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Excerpt from Oral History Interview with John Love, February 17, 1999. Interview K-0172. Southern Oral History Program Collection (#4007) See Entire Interview >>

Integration damages black traditions at West Charlotte

In this excerpt, Love remembers that the band at West Charlotte High School "just got down," animated by the vibrancy of African American culture. When white students came to West Charlotte, they diluted this vibrancy and the character of the band changed. The cultural life of West Charlotte changed in other ways, too, as integration brought in students from different backgrounds.

Citing this Excerpt

Oral History Interview with John Love, February 17, 1999. Interview K-0172. Southern Oral History Program Collection (#4007) in the Southern Oral History Program Collection, Southern Historical Collection, Wilson Library, University of North Carolina at Chapel Hill.

Full Text of the Excerpt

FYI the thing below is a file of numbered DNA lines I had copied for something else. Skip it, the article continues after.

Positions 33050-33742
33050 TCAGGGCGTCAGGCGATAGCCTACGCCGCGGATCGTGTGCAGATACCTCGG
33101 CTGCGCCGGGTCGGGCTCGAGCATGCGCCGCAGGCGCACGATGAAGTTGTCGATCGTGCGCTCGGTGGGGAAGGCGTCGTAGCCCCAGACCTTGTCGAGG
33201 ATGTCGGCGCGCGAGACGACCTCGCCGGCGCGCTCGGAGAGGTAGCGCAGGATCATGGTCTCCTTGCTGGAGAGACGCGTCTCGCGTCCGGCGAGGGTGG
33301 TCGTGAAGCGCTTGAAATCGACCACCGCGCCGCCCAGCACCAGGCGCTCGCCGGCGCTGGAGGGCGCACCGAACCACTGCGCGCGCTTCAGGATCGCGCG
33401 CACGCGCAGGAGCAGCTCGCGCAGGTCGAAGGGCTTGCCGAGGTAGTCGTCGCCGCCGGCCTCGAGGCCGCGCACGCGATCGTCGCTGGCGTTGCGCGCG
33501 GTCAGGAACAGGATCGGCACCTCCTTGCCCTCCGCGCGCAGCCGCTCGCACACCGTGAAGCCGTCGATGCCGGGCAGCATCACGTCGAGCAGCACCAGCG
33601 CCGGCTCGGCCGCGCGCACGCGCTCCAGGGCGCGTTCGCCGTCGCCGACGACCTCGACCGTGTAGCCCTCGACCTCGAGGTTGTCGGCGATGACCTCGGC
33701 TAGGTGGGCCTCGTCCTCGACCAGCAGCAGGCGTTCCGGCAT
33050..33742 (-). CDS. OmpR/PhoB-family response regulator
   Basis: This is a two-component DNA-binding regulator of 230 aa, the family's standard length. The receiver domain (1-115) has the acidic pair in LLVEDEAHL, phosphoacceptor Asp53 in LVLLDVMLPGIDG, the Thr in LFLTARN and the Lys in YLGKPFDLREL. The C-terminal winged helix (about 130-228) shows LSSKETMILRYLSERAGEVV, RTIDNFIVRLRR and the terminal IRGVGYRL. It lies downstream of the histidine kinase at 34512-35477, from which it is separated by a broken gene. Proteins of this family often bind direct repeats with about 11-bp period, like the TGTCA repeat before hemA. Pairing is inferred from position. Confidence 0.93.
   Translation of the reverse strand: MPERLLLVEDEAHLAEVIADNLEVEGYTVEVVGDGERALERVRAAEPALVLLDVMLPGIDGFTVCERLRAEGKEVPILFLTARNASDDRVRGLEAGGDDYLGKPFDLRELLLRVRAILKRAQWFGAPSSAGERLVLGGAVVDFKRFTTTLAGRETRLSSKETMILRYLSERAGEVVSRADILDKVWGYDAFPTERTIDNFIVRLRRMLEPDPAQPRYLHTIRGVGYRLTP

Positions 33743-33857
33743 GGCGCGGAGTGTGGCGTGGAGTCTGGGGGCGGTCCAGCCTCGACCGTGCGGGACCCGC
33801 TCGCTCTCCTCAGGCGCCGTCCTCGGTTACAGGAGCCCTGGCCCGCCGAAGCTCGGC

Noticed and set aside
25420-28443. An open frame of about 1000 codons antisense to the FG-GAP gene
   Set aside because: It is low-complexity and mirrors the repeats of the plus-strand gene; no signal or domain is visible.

JL: The most vivid memories of the band when it was really something was the way that the band would show out at the square on the Thanksgiving Day parade. Because the band just got down. The drum major got down. The majorettes got down. The band got down. I mean it was just funky and jamming and it. And very exciting. For me—this might be a far fetching kind of analogy or juxtaposition, but when you think about the energy at carnival and you associate a certain kind of energy with Latins and the Brazilians at carnival and that whole thing? Well, with the band that same kind of energy and the association with a kind of vibrancy of African Americans, it was the same thing. And I think when the band was in its heyday is when it expressed that kind of energy in a very undeterred way. If you want to talk about the purity of something, straight up, no chaser, no excuses. This is what it is, concentrated. PG: So you think that with integration that that changed? JL: Yes. With integration a lot of things like that changed. When you take one element and you combine it with another element you might come up with something that is fabulous and wonderful, but you don’t have the first element in its pure form or the second element in its pure form. And it’s just different. PG: Were there some other places where you think that happened? JL: Specifically? Specifically in just what is the manifestation of what is the culture of high school. Like I said before, from first about how the prom is done to how it’s decorated, to who’s the band playing, to whether or not it’s a band or a DJ, or a band and a DJ, to maybe even the food that’s served in the cafeteria. You know what I’m saying? To the school dances that happen after school, to the events that are planned for the school either by the students or by the teachers, to the way that the award ceremonies are done. All of that kind of stuff. It just changes, and participating in the world changes you with those kinds of things. So that’s kind of what it is. I’m not necessarily big on things staying the same and not changing. I love the fact that things change and that one thing affects another, vibrantly. But I’m also really big on people at least trying to have an understanding that it wasn’t always like this, and trying to have an understanding of the significance of the different elements and components of any organism, be it a school, be it someone’s personal history, be it the state of the American theater, be it film. Whatever.